Imagine if your house knew how to turn off the air conditioning when you weren’t home. With products like Nest, this is possible – and this is just a small part of a growing technology. Projected by Juniper Research to grow in value to $60 billion by 2017, the smart home is just starting to gain momentum. Retailers like Lowe’s are jumping into the connected home movement.
It’s undeniable that technology is becoming integrated into the home. I’d like to highlight two particular strategies that I’m seeing two very different companies take, to make the smart home become a reality.
A Tale of Two Strategies
It makes sense that technology giant Microsoft is contributing to the smart home. Their project, HomeOS, is being developed in their research facilities and in university environments (in the hopes that the universities will be able to add input and create value for the platform). Essentially, HomeOS is exactly what it sounds like: an operating system for the home.
Then, there’s SmartThings. SmartThings first gained momentum on Kickstarter when it raised over a million dollars to create a completely open platform for home automation. Essentially, the platform would be available for other developers to use and develop upon, but supported heavily by SmartThings.
Both of these platforms, as most home automation services, rely heavily on mobile devices for connecting with the user. Essentially, mobile devices will be the medium users rely on to control home automation.
What’s the Difference?
The beauty of SmartThings is its openness, in that anybody can contribute to it. The company itself also manufactures the hardware (e.g., components, sensors, cameras). That means homeowners taking the first steps into home automation can go to one place and get the software, hardware, and support they need and SmartThings can help out as necessary. SmartThings is already shipping in the real-world.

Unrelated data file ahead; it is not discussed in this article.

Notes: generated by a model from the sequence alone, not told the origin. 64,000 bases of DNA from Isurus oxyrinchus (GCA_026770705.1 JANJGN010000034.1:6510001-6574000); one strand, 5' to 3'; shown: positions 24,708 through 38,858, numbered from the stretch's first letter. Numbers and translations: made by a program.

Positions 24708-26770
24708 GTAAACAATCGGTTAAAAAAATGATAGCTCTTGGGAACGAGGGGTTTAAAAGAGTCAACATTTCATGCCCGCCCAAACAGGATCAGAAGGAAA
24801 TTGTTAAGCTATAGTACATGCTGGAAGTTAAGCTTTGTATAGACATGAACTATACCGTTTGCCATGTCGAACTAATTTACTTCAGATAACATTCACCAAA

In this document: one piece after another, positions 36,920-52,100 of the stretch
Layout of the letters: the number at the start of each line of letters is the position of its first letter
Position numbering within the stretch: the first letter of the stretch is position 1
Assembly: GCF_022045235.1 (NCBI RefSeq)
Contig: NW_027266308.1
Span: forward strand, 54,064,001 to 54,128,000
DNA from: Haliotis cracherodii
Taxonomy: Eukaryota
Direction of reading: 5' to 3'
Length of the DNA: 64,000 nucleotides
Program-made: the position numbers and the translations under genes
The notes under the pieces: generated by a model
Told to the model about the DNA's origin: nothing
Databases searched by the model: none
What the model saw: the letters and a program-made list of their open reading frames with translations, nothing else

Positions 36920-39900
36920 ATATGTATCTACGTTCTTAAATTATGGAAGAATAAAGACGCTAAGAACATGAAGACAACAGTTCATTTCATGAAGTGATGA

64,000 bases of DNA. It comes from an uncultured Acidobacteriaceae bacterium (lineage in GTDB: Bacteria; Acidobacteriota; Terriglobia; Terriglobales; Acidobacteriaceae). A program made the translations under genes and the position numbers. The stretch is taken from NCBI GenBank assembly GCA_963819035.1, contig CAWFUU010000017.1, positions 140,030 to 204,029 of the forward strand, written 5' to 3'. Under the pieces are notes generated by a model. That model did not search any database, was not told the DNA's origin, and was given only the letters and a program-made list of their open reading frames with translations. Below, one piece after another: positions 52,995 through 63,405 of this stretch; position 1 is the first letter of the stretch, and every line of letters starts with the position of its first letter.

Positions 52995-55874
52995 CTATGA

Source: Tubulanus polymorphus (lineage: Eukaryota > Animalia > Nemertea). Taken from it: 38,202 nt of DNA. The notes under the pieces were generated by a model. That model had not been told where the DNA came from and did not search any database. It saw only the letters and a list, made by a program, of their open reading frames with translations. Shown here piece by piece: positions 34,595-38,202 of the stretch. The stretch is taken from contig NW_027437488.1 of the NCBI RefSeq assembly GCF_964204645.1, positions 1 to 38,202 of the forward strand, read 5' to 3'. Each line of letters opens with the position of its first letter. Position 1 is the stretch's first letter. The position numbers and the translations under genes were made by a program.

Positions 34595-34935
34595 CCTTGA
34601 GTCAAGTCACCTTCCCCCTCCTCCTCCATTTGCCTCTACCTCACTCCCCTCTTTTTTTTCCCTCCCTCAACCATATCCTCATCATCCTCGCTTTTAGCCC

In contrast, Microsoft’s HomeOS is still completely research-based. At the moment, it’s still very much exclusively a part of the Windows ecosystem. As such, it looks as though HomeOS is targeting Windows Phone for mobile. The problem is that Microsoft has a small percentage of the mobile market share. At the moment, it’s all confined within the Microsoft ecosystem.
Right now, it seems as though Microsoft still sees the smart home purely as a concept, whereas SmartThings is making it more of a reality – and gaining a ton of exposure and momentum as they do it.
How Smart Homes will Become a Reality
Currently, home automation is targeted either towards wealthy homeowners who can pay companies to do the work for them, or savvy developers who can tinker with home automation on their own. One of the biggest obstacles that a homeowner faces is she has to put a lot of thought into what she wants to automate, what the platform’s capabilities are, and many other technical details. It’s out of reach for the average consumer from a financial and a technical perspective, putting the onus on the providers to make it affordable and easy.
From my perspective, the ideal situation would be for a homeowner to have one file that stores all the home automation information for her home. Then, she could go into a retail location or send a file to a company (e.g., Microsoft or SmartThings), and have support staff implement the home behaviors or modifications that she wants. Essentially companies would be eliminating another barrier to entry (figuring out how/what to be automated), making it easier for consumers to get into home automation.
The infrastructure for smart homes is already available in the real world (and in incubators of companies). Once the setup and installation (or onboarding) process is simplified, smart homes will really come of age and take the world by storm. Whether it comes in the form of an open platform or a closed ecosystem remains to be seen, but I’m willing to bet my money on the former.
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